I'm a recent NYU grad. I'm originally from Seattle, Washington, land of rain and flannels (a few of my favorite things!). In Seattle, I attended a very challenging high school called Lakeside. Lakeside taught me to be the hard-working, ambitious, academically-oriented person I am today. This drive definitely made the transition with me into my time at NYU, where I majored in drama with a concentration in musical theatre. Being an actor always made sense with my warm, outgoing, fun personality, and also with my love of kids. I have worked with kids between the ages of three and sixteen for a long time in both professional and theatrical settings. I currently organize and lead school groups that come to New York around the city and provide them with interesting historical facts as well as help make sure everyone is accounted for at all times. I've been a teacher and counselor for different drama camps, mostly for middle-school aged kids and kids with special needs as well. I've always had a passion for education which potentially sparked from helping out my little brother during his middle and high school classes, as well as editing his college essays. I took very interesting education classes in college which only solidified my growing passion.
Undergraduate Degree: New York University - Bachelors, Drama
Drama, dance, music, swimming, hiking and nature walking, traveling, cooking and nutrition, reading science fiction and fantasy
What is your teaching philosophy?
My teaching philosophy's number one rule is clarity. Before moving on to another subject, I make sure the concept is fully understood through relevant practice problems so that it can be applied to the next concept.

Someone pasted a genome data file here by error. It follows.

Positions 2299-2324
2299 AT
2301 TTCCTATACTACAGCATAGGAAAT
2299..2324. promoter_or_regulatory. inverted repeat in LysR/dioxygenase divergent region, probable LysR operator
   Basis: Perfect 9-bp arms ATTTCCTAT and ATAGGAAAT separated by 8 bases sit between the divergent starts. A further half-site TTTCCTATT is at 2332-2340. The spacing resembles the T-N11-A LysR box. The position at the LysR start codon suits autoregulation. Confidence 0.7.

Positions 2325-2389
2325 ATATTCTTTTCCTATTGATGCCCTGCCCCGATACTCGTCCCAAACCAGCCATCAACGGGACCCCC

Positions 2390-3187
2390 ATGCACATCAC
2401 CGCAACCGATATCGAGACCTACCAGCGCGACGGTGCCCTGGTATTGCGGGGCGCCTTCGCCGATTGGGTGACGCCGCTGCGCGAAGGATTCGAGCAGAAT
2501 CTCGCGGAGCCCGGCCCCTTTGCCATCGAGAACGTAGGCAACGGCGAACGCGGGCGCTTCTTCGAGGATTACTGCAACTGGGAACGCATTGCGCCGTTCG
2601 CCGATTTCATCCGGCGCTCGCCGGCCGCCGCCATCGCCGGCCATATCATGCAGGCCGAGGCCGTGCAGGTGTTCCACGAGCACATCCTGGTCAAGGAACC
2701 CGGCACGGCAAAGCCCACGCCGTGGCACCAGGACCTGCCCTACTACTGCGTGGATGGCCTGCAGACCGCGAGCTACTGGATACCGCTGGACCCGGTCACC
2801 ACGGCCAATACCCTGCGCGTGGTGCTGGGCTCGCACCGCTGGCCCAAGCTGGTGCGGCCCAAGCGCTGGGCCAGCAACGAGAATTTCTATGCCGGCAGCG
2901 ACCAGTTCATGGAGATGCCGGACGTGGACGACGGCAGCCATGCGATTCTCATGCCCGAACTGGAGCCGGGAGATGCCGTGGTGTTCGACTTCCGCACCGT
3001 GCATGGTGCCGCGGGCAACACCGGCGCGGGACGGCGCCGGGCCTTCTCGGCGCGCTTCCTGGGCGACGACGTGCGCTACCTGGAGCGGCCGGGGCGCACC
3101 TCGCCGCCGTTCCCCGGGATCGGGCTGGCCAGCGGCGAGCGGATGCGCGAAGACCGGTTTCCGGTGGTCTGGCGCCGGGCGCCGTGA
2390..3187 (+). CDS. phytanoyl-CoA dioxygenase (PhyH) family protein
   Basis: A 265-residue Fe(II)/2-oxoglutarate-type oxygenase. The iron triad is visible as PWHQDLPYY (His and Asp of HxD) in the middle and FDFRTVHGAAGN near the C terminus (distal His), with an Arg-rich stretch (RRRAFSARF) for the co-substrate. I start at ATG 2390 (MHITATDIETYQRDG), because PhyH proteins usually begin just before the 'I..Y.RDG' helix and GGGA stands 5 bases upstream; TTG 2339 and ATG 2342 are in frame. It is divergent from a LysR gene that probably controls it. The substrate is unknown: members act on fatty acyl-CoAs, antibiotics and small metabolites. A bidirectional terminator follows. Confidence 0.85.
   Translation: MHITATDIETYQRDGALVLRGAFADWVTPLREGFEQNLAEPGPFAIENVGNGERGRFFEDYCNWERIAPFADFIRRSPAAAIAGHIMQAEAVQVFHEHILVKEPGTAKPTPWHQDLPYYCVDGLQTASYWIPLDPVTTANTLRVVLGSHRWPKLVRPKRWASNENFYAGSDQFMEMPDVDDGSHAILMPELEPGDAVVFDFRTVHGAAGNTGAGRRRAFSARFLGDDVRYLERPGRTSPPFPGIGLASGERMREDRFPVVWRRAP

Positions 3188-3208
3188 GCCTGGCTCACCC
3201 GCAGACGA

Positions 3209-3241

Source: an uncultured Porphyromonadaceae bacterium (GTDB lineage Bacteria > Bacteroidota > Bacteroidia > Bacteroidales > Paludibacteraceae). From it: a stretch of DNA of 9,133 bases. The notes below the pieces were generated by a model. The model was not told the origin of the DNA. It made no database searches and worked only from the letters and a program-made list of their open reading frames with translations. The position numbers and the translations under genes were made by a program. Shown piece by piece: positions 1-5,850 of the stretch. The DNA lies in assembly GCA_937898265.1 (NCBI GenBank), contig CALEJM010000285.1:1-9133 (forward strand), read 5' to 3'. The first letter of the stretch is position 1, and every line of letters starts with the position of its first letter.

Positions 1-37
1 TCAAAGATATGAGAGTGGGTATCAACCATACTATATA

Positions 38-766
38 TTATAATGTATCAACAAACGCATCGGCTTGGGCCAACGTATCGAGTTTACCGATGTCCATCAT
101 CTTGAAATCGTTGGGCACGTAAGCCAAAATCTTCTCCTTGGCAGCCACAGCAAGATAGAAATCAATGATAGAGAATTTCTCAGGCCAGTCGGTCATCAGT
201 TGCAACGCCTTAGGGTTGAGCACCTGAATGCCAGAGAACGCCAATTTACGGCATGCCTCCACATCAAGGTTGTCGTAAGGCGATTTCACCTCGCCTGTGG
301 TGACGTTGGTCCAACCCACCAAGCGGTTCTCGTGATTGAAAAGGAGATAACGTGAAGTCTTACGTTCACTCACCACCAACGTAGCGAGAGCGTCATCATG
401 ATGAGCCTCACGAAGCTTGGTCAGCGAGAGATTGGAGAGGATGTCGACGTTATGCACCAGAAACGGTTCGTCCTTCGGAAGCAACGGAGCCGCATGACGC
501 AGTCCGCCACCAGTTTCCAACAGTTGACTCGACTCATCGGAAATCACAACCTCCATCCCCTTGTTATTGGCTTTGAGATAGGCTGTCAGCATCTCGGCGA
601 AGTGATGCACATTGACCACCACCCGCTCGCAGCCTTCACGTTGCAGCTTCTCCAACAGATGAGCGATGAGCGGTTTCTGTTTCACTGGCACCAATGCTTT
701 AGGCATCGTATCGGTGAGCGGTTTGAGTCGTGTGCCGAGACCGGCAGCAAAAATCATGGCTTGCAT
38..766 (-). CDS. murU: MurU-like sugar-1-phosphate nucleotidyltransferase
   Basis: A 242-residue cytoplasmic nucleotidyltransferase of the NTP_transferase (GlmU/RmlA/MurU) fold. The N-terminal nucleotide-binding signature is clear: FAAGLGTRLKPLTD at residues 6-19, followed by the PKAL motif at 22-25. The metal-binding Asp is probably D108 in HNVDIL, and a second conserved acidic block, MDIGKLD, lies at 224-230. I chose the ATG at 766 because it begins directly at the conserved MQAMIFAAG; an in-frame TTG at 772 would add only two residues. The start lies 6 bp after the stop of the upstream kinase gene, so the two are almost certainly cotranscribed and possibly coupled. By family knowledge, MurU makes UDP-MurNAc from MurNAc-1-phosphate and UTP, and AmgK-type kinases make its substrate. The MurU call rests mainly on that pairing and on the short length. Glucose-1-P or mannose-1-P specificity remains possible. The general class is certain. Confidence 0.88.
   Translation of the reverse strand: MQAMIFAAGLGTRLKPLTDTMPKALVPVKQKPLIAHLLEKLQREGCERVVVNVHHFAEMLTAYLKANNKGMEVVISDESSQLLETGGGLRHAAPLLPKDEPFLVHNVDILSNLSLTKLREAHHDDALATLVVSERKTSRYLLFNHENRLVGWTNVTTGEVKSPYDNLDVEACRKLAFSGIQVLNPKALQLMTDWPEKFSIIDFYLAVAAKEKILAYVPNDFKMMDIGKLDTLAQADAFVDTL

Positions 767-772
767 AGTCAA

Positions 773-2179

What might you do in a typical first session with a student?
In a typical first session with a student, I'd make sure we spend some time getting to know each other as people first and foremost. Before jumping in to concepts and practice problems, it is important that the student feels comfortable around me so that he or she can ask questions with ease.
How can you help a student become an independent learner?
I can help a student become an independent learner by helping them heavily with their subjects at first, but then by slowly pushing them to attempt more and more problems by themselves without excess guidance. Of course I would always be there if they need assistance or support, but it's important to take off the training wheels at some point.
How would you help a student stay motivated?
I'd help a student stay motivated by providing them with little rewards every time they reach a new level of achievement. Whether this is a 5-minute break or a sticker or a funny YouTube video, I find that it is important when students become frustrated for them to have something they are looking forward to that recognizes a new level achieved.
If a student has difficulty learning a skill or concept, what would you do?
I'd attempt to explain the concept in as many different ways as I can think of to try and see which way clicks with the student.
How do you help students who are struggling with reading comprehension?
We would start slow. After every paragraph, I'd ask the student what he or she thinks the main point of the paragraph is about. Then we could move on to longer chunks of text.